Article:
Nicolas Grenier, The Time of the Work, 2016. Installation view. Participant: Guillaume Adjutor Provost. Courtesy of the artist and the participants
Nicolas Grenier, The Time of the Work, 2016. Installation view. Artwork presented: Pierre Julien, Pastel Tiger, 2016. Courtesy of the artist and the participants
Nicolas Grenier, The Time of the Work, SketchUp digital model, 2016. Courtesy of the artist
Nicolas Grenier, The Time of the Work, SketchUp digital model, 2016. Courtesy of the artist

July 4 – September 5, 2016

A project by Nicolas Grenier

With the collaboration of BGL, Sylvain Bouthillette, Pierre Dorion, David Elliott, Brendan Flanagan, Paul Hardy, Annie Hémond-Hotte, Nelson Henricks, Dil Hildebrand, Pierre Julien, Trevor Kiernander, Ben Klein, Guillaume Lachapelle, Luce Meunier, Ève K. Tremblay

Artworks presentation schedule

Elliot_David_image_Study for Seance

Tuesday, August 16 – Tuesday, August 23: David Elliott, Study for Séance, 2013-2016
Temporal value of exchange: 16 hrs.
Acquirer: Margarida Mafra

Tremblay_Eve_K

Wednesday, August 24 – Sunday, August 28: Ève K. Tremblay, Contour d’images oubliées (around forgotten images) (all mixed up with majolica), 2016
Temporal value of exchange: 4 hrs.
Acquirer: Bernard Schütze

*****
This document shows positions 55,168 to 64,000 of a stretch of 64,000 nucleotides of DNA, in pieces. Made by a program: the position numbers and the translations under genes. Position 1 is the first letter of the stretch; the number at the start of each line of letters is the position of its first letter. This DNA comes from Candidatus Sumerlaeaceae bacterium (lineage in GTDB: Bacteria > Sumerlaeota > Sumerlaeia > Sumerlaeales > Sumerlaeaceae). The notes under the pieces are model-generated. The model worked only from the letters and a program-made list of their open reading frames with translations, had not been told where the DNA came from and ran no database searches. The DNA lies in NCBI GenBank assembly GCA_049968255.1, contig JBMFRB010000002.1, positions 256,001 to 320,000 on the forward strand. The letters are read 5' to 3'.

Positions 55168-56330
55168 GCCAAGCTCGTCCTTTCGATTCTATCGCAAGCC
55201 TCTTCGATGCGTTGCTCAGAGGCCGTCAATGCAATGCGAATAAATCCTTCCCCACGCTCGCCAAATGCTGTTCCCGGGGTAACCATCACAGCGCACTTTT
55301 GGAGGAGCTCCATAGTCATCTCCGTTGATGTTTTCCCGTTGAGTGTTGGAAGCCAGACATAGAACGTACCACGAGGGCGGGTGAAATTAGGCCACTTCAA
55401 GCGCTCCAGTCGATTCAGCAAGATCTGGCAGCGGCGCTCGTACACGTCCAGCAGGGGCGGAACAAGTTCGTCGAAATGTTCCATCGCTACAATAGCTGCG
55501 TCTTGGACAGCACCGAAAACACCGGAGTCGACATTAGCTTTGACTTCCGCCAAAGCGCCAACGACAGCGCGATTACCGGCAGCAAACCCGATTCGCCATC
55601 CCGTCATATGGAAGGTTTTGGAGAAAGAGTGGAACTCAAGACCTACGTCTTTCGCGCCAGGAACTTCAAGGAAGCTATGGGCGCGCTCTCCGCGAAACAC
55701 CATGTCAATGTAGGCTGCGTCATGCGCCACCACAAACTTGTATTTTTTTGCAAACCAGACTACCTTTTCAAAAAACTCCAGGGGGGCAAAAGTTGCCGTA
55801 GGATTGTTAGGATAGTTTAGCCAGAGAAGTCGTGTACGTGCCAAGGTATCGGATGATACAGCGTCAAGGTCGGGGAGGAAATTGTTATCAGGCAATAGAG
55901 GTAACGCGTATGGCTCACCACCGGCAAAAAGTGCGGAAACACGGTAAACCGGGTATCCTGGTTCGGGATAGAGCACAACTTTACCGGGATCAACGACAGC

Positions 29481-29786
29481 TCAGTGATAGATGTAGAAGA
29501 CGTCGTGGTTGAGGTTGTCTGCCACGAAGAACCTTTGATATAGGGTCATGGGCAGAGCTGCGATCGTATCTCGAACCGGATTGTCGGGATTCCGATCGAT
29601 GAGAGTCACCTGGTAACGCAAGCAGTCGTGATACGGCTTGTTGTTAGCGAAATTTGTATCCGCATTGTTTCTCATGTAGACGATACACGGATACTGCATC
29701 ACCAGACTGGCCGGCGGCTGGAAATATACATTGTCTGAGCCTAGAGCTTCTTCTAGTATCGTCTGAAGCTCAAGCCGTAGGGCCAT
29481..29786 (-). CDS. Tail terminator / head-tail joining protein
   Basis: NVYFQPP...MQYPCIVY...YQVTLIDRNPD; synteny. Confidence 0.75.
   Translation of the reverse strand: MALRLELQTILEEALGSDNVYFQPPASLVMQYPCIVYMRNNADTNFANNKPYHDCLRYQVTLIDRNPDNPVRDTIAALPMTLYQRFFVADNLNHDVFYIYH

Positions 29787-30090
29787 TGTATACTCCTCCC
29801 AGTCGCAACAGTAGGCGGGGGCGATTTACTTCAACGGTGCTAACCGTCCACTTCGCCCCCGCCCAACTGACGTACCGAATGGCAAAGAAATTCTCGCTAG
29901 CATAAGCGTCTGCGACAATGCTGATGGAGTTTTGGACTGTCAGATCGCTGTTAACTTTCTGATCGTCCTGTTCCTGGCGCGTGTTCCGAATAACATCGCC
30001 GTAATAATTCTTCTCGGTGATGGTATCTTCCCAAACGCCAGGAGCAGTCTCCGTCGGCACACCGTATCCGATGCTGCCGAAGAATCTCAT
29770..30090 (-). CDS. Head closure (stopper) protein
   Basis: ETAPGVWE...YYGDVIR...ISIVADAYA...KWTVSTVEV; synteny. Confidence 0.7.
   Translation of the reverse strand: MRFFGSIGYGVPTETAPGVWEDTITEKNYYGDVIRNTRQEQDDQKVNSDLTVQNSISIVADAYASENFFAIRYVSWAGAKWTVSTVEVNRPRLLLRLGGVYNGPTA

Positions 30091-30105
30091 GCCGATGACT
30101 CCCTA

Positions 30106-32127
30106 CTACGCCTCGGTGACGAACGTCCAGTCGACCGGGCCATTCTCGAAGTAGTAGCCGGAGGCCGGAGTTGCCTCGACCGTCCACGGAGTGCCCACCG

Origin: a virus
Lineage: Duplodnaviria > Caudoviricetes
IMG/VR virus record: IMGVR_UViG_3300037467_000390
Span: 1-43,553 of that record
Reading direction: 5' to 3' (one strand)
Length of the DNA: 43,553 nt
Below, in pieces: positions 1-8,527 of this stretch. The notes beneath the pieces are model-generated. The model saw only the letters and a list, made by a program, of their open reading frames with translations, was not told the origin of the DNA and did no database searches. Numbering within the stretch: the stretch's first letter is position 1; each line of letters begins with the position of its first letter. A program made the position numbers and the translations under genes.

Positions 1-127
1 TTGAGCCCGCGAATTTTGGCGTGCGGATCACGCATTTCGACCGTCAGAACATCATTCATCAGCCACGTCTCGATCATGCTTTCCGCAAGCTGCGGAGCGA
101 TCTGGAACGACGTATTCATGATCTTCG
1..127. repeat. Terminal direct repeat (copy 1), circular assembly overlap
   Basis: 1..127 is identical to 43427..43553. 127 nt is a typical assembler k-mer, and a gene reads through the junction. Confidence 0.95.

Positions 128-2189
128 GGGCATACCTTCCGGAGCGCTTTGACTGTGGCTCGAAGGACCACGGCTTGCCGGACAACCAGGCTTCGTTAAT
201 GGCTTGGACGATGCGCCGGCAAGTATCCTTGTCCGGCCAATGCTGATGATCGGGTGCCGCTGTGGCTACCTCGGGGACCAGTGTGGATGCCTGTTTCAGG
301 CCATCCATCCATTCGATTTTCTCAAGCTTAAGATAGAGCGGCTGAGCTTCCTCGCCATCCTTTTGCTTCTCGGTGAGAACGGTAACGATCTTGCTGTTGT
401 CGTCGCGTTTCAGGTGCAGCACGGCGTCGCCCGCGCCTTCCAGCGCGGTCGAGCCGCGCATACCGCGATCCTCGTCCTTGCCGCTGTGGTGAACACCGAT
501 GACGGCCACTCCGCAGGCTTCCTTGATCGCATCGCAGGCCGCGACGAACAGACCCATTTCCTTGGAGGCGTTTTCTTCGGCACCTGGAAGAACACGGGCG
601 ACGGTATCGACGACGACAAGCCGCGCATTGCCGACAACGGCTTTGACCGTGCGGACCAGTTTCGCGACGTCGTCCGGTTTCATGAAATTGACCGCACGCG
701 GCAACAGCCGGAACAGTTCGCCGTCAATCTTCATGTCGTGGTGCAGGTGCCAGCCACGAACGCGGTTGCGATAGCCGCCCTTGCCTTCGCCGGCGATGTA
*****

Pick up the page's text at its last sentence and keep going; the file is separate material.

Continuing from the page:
Hardy_Paul_image_mysticalperformanceanxiety

Monday, August 29 – Wednesday, August 31: Paul Hardy, Mystical Performance Anxiety, 2016
Temporal value of exchange: 7 hrs.
Acquirer: Luc LaRochelle

BGL_image3

Thursday, September 1 – Monday, September 5: BGL, Nostalgia, 2016
Temporal value of exchange: 9 hrs. 13 min. 3 sec.
Acquirer: Marcel Fournier

The complete schedule is available here.

The SIGHTINGS cube is accessible weekdays and weekends from 7 am to 11 pm all summer.

The Time of the Work proposes an artwork acquisition system that involves neither money nor any utilitarian currency. Rather than a monetary value established according to a speculative logic, it is the subjective time required for the production of a given work that determines the terms of its transaction. As part of this project, several participants have committed themselves to spending a certain amount of time inside the SIGHTINGS cube with an artwork they wish to acquire. The duration of their presence in the cube is equivalent to the time the artist estimates to have devoted to the work’s production. Moreover, provided with only a set of paper and pencils, participants carry out this process without a cell phone, tablet, computer, book or other communication, entertainment or work device. The thoughts jotted down during this experience are subsequently given to the artists in exchange for their work.